Subsidiarity and International Human Rights Courts: Respecting Self Governance and Protecting Human Rights – or Neither?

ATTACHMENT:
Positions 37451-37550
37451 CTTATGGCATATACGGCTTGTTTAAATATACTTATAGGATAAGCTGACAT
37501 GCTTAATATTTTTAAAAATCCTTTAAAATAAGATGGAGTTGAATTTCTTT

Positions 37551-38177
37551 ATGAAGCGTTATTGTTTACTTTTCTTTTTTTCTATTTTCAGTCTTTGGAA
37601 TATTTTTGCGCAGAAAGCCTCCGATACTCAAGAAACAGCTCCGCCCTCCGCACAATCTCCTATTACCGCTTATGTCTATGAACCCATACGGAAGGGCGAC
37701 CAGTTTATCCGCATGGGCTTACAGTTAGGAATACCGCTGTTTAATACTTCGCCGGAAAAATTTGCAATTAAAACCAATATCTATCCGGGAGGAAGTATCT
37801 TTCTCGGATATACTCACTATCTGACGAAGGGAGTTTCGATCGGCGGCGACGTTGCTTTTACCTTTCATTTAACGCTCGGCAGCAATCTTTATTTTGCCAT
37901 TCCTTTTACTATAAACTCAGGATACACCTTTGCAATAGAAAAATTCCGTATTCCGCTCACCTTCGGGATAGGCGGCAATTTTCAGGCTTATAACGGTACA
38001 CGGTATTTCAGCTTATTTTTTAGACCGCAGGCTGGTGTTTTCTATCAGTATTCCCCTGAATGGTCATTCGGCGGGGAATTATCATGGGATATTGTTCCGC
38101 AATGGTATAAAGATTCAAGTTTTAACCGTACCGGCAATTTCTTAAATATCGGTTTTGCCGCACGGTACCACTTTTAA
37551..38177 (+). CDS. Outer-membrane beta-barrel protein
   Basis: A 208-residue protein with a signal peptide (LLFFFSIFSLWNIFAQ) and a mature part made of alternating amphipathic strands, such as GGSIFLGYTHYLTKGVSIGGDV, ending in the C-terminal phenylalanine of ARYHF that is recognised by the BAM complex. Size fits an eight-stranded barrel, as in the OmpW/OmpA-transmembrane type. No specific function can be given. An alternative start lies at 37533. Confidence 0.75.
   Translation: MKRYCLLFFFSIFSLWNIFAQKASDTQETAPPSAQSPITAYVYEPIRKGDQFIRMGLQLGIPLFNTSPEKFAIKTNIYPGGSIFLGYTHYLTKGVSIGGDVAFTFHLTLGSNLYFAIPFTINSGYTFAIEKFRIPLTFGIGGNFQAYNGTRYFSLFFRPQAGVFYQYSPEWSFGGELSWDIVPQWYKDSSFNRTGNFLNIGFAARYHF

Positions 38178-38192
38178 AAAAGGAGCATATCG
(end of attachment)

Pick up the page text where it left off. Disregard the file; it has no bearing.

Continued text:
“Subsidiarity and International Human Rights Courts: Respecting Self Governance and Protecting Human Rights – or Neither?” in Law and Contemporary Problems 79 (2): 147-163. Several regional and international courts (ICs) and treaty bodies are empowered to review whether a state’s legislation and policies are consistent with the human-rights conventions it has signed. This article considers how subsidiarity may be brought to bear on the challenges the ECtHR and the IACtHR face. The article focuses on two politically salient, normative questions. First, should states— even well-functioning democracies—subject themselves to ICs with the authority to interpret and adjudicate alleged violations of relevant human-rights treaties? Second, is it is consistent with their mission of protecting human rights that ICs grant the states some discretion, that is, a “margin of appreciation,” or does such discretion nullify the human-rights protection the ICs were established to provide? The discussion of these ICs lends support to several of the assumptions concerning subsidiarity outlined by Markus Jachtenfuchs and Nico Krisch in this issue’s introduction. [WEB]